Greenpeace Unveils Global Journey of Donated Clothing Through Geolocation Study

Editorial TeamEditorial Team
November 29th, 2023
2:28 PM

Greenpeace utilizes advanced geolocation technology to unveil the fate of donated clothing, exposing a significant lack of second-life utilization as tracked items, placed in containers and stores, embark on a complex and uncertain global journey.


Greenpeace has employed cutting-edge geolocation technology to shed light on the fate of donated clothing, revealing a concerning lack of second-life utilization. This study involved tracking 29 garments placed in municipal containers and within Zara and Mango stores, uncovering a vast and uncertain journey for these items.

Over a four-month monitoring period, Greenpeace found that only one item out of the 29 confirmed its reuse, having been purchased from a second-hand store in Romania. This revelation coincided with the consumer-driven Black Friday, emphasizing the environmental challenges posed by the overproduction of clothing and footwear.

The remaining items exhibited diverse trajectories, covering thousands of kilometers and reaching destinations like Chile, Pakistan, India, or Togo. Some are stored in Spanish warehouses, while others remain untraceable. The geolocation devices provided insight into the complex life cycle of donated clothing, raising questions about the efficiency of current systems.


Geolocation Study Methodology

Greenpeace strategically placed geolocation devices on clothing and footwear suitable for reuse across 11 Spanish provinces, including containers in public areas and within Zara and Mango stores. The discovery that both Zara and Mango are managed by the same entities added a layer of complexity to the findings, particularly as garments from both brands were located in international textile reception centers in the United Arab Emirates.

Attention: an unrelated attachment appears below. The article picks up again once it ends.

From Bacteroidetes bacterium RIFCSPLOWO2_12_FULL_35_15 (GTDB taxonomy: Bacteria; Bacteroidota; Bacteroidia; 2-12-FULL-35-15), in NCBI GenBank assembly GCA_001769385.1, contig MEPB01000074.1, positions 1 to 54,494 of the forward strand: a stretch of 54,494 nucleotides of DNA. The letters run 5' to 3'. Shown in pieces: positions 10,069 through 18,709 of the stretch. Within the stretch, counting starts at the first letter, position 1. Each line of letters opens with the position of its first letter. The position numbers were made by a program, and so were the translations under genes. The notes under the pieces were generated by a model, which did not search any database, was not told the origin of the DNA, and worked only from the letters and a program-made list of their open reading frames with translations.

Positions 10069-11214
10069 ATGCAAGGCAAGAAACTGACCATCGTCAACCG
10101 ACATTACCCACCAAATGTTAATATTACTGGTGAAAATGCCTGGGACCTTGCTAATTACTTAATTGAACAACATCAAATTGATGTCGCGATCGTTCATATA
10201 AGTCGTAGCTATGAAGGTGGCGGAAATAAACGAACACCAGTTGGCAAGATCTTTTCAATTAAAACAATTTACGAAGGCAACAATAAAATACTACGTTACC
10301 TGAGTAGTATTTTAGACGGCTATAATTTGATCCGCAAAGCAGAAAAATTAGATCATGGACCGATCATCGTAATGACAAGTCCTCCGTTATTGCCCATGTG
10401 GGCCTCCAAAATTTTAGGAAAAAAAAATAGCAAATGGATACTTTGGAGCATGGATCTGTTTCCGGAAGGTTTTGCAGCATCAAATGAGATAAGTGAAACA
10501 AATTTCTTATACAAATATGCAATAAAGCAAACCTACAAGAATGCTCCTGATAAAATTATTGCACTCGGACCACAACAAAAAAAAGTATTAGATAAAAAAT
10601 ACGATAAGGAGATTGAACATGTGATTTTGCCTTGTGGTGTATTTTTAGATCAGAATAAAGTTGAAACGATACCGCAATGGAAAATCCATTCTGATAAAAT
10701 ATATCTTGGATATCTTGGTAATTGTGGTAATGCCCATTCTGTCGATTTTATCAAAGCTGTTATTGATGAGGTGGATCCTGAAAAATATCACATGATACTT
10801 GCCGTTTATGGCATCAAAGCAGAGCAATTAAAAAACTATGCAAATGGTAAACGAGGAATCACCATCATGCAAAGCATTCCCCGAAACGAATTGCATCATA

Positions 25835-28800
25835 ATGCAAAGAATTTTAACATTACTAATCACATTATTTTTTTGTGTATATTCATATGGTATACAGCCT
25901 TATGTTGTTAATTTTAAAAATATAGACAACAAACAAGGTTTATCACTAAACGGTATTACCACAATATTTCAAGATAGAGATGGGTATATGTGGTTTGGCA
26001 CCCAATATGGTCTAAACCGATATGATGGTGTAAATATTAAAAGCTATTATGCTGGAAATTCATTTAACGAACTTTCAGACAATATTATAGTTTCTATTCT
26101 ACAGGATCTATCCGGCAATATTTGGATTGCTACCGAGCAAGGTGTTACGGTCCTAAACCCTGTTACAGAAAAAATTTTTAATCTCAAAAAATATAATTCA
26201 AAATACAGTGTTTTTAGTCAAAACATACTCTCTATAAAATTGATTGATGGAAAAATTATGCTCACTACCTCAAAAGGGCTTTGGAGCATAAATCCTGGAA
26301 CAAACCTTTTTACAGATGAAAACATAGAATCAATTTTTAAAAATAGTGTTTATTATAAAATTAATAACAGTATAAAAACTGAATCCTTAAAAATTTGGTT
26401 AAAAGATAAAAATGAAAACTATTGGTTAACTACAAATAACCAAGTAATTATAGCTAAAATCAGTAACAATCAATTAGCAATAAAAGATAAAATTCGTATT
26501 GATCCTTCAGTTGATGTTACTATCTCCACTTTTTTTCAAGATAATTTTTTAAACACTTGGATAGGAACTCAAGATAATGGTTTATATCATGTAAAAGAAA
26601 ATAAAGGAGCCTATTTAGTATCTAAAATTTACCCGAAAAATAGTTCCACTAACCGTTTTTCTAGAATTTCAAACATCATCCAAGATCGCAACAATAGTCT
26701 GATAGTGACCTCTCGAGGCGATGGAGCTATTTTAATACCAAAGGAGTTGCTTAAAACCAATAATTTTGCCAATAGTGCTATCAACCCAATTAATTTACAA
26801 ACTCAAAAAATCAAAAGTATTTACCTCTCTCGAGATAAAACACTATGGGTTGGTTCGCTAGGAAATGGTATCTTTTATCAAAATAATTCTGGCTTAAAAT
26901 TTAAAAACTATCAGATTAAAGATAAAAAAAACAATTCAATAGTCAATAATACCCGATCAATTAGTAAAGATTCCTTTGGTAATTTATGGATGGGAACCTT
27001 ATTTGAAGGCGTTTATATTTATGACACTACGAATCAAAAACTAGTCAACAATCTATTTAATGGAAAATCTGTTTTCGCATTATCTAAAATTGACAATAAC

The study unveiled a significant exportation trend, with garments ending up in countries such as Egypt, Togo, and Morocco. Citing data from the European Environment Agency, Greenpeace highlighted that 46% of used textiles exported from the European Union find their way to African countries, contributing to environmental challenges.

The research underscores the immediate need for a fundamental shift in the clothing production and consumption model. Greenpeace emphasizes the importance of avoiding temporary measures and false solutions that may delay this transition. Effective management of used clothing requires a reduction in production, a focus on garment durability and quality, and a commitment from clothing brands to address the environmental and social impact.


Response from Mango and Inditex

Following the publication of the report, Mango and Inditex clarified their practices, stating that they offer containers in their stores for users to deposit garments in collaboration with non-profit entities. These organizations sort the items for reuse, recycling, or electrical co-generation. Mango stressed that the majority of textile waste deposited in these containers is destined for reuse, with only a small portion remaining in Spain for second-hand sales.

Inditex, the group that owns Zara, assured that their agreements explicitly prohibit diverting garments to landfills and certain export markets. They highlighted that over 60% of the garments are reused, either through donations or sales to finance social projects.

Greenpeace's geolocation study provides a comprehensive view of the global journey of donated clothing, prompting a call for systemic change in the fashion industry. The study's findings underscore the importance of responsible and sustainable practices in clothing production and consumption to address the environmental and social challenges associated with textile waste.